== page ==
Unlike Tom Petty, Weinstein’s letter in response to the allegations makes clear that he doesn’t care about anyone but Harvey. Rather than taking full responsibility for his inappropriate conduct, he tries to convince us that this is the way men were taught to act in business if they were growing up in the 1960s and 70s.
Really, Harvey? If you were born in the early 50s, this is how you were taught to behave? You must believe we are all morons to think this explanation will fly. Then you attack Trump and the NRA, setting a retirement party for them in the same place you had your bar mitzvah. NO, Harvey. Don’t bring Judaism into your sleazy, narcissistic mess.
A bar mitzvah is a time when every young Jewish person begins to take on the responsibilities of adulthood, which include mutual respect, inner reflection, kindness, and personal accountability. It is abundantly clear from your actions and this letter that you have none of these qualities and are trying to co-opt the Jewish and liberal communities to support you at this very difficult time.
However, Harvey, the bar mitzvah actually is an interesting metaphor for a political candidate’s relationship with the Jewish community. In 2016, in our state of New Jersey, anti-Boycott, Divestment and Sanctions legislation was signed into law, prohibiting public worker pension funds from investing in companies that engage in BDS. The bill was written carefully to assure that there was no infringement on any First Amendment rights. There was full consensus from the governor, the lieutenant governor, and the entire New Jersey legislature but for three votes, all from the assembly. One of those votes belongs to Shelia Oliver, the former assembly speaker and the person that New Jersey gubernatorial candidate Phil Murphy has chosen to be his lieutenant governor.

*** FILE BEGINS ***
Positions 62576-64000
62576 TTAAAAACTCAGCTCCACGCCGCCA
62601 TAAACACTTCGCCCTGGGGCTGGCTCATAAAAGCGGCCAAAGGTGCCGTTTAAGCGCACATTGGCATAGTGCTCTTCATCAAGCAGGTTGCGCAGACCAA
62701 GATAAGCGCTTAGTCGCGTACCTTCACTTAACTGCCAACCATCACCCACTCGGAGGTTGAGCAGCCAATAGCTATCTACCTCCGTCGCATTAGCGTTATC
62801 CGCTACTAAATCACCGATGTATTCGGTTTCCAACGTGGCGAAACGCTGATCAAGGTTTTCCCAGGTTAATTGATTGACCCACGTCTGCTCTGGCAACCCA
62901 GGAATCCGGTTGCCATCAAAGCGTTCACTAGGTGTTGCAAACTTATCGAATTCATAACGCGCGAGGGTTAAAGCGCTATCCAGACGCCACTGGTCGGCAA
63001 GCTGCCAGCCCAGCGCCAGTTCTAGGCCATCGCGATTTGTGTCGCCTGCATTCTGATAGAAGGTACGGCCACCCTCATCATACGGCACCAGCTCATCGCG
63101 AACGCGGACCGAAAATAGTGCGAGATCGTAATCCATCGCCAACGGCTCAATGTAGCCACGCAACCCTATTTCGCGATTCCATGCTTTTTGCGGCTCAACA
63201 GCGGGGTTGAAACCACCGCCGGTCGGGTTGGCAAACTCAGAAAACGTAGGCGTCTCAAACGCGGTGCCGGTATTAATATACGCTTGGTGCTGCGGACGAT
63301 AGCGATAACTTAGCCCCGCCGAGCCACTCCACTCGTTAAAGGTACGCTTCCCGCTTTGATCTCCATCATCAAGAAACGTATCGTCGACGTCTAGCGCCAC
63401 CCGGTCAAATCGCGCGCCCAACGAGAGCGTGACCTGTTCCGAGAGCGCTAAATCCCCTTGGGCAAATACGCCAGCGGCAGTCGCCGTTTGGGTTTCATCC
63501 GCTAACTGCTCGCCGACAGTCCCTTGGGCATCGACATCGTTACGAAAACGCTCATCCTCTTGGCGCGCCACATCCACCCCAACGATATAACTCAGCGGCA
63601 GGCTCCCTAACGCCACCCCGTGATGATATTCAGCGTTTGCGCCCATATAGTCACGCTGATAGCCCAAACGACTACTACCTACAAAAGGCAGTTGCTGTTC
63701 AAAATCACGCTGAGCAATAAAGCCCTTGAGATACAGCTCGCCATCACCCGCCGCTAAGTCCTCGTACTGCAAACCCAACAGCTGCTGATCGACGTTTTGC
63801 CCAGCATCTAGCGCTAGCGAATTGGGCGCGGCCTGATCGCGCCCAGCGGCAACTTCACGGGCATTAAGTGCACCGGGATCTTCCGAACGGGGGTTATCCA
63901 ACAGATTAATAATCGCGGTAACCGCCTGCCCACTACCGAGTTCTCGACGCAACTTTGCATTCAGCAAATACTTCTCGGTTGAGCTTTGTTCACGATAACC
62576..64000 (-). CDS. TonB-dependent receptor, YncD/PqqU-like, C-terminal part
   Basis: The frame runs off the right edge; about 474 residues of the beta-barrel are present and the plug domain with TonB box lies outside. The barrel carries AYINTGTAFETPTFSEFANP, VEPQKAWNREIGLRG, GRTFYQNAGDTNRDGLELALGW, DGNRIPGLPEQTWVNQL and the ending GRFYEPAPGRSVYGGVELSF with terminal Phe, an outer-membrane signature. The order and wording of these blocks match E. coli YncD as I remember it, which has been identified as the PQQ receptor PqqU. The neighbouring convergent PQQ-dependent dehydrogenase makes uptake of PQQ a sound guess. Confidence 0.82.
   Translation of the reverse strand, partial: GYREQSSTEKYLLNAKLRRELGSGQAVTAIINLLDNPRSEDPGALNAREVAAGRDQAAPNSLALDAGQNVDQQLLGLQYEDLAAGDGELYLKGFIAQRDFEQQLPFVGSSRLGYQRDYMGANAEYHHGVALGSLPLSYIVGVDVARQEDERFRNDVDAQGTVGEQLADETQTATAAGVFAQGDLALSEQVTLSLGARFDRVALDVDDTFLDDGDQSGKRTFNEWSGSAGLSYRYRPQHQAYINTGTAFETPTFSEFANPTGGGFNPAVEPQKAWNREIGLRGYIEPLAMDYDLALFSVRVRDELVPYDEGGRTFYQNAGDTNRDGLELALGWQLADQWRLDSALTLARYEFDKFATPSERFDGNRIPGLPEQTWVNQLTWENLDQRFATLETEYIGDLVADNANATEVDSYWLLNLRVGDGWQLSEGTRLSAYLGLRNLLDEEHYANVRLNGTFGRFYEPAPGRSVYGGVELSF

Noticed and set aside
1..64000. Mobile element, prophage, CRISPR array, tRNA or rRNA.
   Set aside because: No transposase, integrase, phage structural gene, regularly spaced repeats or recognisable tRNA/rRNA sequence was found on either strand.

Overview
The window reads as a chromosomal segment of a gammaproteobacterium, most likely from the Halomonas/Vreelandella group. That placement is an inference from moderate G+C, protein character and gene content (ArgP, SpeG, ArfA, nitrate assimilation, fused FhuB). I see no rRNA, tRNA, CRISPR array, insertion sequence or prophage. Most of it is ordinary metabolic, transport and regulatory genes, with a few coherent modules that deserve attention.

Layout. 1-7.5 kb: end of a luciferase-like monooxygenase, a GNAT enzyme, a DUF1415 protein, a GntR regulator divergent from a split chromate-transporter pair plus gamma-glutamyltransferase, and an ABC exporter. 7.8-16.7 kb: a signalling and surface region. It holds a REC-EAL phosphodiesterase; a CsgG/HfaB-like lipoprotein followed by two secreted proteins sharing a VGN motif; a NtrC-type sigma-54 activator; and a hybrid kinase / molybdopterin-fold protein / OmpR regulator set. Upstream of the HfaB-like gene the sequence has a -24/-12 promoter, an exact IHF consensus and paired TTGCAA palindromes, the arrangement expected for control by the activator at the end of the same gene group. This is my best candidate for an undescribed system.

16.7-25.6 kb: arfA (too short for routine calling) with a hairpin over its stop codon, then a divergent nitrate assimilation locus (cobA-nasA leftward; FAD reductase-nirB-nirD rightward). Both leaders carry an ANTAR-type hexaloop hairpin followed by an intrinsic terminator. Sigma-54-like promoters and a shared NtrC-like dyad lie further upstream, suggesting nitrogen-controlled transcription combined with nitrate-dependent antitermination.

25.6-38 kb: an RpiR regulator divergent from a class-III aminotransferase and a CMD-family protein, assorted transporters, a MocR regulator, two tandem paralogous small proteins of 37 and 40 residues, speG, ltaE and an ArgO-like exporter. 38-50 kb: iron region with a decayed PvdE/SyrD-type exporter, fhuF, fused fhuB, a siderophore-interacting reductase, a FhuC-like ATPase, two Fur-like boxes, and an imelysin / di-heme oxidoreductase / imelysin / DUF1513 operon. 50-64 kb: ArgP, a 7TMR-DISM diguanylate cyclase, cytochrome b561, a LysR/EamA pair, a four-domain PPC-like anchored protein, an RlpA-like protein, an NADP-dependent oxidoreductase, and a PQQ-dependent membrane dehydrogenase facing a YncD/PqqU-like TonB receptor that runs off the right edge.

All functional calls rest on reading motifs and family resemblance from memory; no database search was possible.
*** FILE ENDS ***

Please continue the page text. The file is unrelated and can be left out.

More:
And so it is perhaps time to ask ourselves how we measure whether a candidate understands our concerns and will, as Tom Petty did, “walk the walk” and not just manufacture a façade, as Harvey Weinstein did. It’s nice that Phil Murphy has taken numerous trips to Israel, but do trips alone constitute a real relationship with our community? Or are the trips almost like the bar mitzvah party, a beautiful celebration that is in no way indicative of that young man or woman filling a future seat in the synagogue that has just joyously accepted them?
Considering that the BDS movement is discriminatory, demonizing, and isolates only Israel, Oliver’s decision to vote against this bill has sent our community a direct, unambiguous message. And there is no doubt that the deliberate, ugly misinformation of this unrelenting movement has resulted in the targeting of our children and families in our local communities and in countless colleges across our country. Given this, how can we not question Phil Murphy’s selection of Sheila Oliver as not only his running mate but as the person he considers best to become governor if he is unable to finish his term, if elected.
This was enough of an issue for one current gubernatorial candidate in Illinois that he no longer has his pro-BDS lieutenant governor on the ticket.
In “Cat On A Hot Tin Roof,” Burl Ives says, “Boy, I’ve lived with mendacity, now why can’t you live with it? “You’ve got to live with it, there’s nothing to live with but mendacity, is there?”
No, it doesn’t have to be this way unless we allow it. Now is not the time to be silent. It is the time for clarity. We cannot live in the mendacious world of Harvey Weinstein but must demand that those that want to represent us have the character and humility of a Tom Petty. The BDS vote was a moment of absolute clarity. Let’s not allow words to obfuscate the message.